Mississippi’s strong, closely-knit communities have a long history of overcoming challenges by working together. Removing the negative attitude toward skill-based trades for our children by replacing myth with fact is the next challenge that lies ahead.

Too often, the mention of skill-based trades brings to mind dirty, dangerous, dead-end jobs with no benefits and no future, but that image could not lie more distant from the truth. Computers and automation dominate today’s business processes, and bright minds are needed to operate and maintain complex machines. Cognitive ability, armed with in-depth instruction and practical training, is one of today’s most reliable pathways to reliable employment and financial success.

What are some of these jobs? Industrial maintenance technicians, mechatronics, precision manufacturing and systems analysts to name a few. And some do require four-year degrees, like engineers and computer scientists.

Businesses not just in Mississippi but across the country are hungry for skilled workers. A skilled workforce is the most important issue impacting site location decisions for employers with some sources reporting 6 million of these jobs are demanded nationally. With Northeast Mississippi’s proud record, I know we can outcompete other areas of the country. How? Simply by spreading the word in our communities and by encouraging more people to enter targeted pathways towards success.

Lately in social settings, I’ve been asking friends and colleagues if they’d support their children entering technical training programs. Responses are mixed, but commonly, parents turn their noses up at the idea of their kids being trained in a skilled trade instead of going to a four-year college. They’ve asked, “Why would I want that for my child?” I answer, “Because these jobs often pay twice the private sector average early on with opportunities to climb into six figures and management.” I’ve seen these one-on-one conversations begin to change attitudes and leave parents wanting to know more.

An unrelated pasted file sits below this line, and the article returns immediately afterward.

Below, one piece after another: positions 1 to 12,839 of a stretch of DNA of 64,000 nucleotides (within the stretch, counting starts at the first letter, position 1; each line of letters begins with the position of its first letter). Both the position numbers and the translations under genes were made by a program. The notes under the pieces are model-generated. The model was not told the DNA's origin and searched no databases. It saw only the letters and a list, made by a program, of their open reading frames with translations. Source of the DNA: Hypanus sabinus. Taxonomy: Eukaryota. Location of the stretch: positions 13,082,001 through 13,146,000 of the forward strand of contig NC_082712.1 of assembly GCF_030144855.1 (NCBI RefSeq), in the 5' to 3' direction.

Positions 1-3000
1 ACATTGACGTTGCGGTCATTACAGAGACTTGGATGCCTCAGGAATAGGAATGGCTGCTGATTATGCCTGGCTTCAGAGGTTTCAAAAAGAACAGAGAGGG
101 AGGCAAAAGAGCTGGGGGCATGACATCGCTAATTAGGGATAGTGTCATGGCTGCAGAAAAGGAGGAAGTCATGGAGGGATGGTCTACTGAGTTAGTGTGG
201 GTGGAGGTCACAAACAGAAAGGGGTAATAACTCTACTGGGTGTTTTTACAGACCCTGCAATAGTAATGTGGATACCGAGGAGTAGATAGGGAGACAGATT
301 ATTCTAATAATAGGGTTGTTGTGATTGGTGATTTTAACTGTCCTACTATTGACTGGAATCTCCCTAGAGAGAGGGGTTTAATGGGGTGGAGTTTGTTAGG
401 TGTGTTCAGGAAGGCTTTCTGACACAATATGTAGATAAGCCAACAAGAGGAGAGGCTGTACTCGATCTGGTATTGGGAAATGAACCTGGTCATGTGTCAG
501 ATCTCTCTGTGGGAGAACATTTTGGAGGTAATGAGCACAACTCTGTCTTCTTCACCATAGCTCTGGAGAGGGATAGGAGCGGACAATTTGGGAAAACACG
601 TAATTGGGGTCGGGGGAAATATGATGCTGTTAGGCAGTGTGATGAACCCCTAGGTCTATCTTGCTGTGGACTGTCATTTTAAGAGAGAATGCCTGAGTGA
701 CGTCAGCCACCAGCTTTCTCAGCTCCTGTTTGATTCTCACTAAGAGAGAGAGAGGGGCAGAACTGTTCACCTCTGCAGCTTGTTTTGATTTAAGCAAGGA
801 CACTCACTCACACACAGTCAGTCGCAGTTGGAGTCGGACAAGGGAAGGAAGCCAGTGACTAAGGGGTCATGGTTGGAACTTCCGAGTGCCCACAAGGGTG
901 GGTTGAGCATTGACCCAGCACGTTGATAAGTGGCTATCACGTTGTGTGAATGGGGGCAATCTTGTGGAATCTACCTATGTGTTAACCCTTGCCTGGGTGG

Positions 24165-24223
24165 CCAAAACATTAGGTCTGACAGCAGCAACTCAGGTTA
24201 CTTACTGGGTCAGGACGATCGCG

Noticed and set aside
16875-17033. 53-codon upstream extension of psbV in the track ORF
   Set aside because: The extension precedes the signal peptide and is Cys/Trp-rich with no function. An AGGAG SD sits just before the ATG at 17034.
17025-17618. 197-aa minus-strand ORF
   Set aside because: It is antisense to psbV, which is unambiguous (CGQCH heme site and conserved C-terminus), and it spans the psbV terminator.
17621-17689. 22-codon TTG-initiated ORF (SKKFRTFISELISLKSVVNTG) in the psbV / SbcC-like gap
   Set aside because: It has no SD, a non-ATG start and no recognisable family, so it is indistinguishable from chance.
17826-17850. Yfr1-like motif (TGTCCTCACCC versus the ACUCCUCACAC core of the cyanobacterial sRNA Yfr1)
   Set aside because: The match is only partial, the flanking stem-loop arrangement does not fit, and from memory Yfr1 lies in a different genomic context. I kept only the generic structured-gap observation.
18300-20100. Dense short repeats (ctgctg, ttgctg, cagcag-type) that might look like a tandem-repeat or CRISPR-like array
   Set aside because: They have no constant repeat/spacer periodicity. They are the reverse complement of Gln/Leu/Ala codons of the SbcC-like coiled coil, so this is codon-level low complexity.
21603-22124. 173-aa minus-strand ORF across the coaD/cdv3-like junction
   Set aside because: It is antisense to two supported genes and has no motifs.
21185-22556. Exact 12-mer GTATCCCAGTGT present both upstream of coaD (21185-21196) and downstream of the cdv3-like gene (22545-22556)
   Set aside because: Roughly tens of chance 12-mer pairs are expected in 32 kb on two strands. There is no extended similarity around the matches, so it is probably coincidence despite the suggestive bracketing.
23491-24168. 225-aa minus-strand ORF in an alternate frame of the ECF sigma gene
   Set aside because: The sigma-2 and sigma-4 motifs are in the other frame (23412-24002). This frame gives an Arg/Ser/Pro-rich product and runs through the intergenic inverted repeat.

There’s much already happening in the local area, so we’re already ahead of the curve. The Mississippi Partnership in our region has identified manufacturing, information technology, logistics and health care as priority sectors for growth and opportunity. The CREATE Foundation has a comprehensive plan to link education to careers. Some area high schools are engaged in big ways to meet local employer needs and our community colleges, ICC and NEMCC, have model programs for public-private partnerships in workforce training.

So, with this great progress, what else needs to be done? We simply need these existing training pathways, which lead to high-quality jobs, to be filled with more people. By identifying the targeted training programs, this is a highly measurable activity. We know we need greater numbers to begin training in skills, so our collective mission is to push more in this direction. The winners will be the businesses, the individuals and their families, and our communities. With clear and measurable goals in mind, this topic simply needs to become more of a Main Street and community conversation.

For more than a generation, we’ve done a good job convincing our high schoolers a four-year college degree is the path to success. Now, while college is required for many professions, about two-thirds of the jobs of today and tomorrow require brief technical training. Northeast Mississippi, let’s get together and talk more about demand-driven education for jobs that actually exist.

Amy Tate is Director of Government Relations for TVA and Chairman of The Skills Foundation of Mississippi, a nonprofit organization focused on increasing the supply of skilled labor in Mississippi. Readers can contact her at info@skillsfoundationms.com

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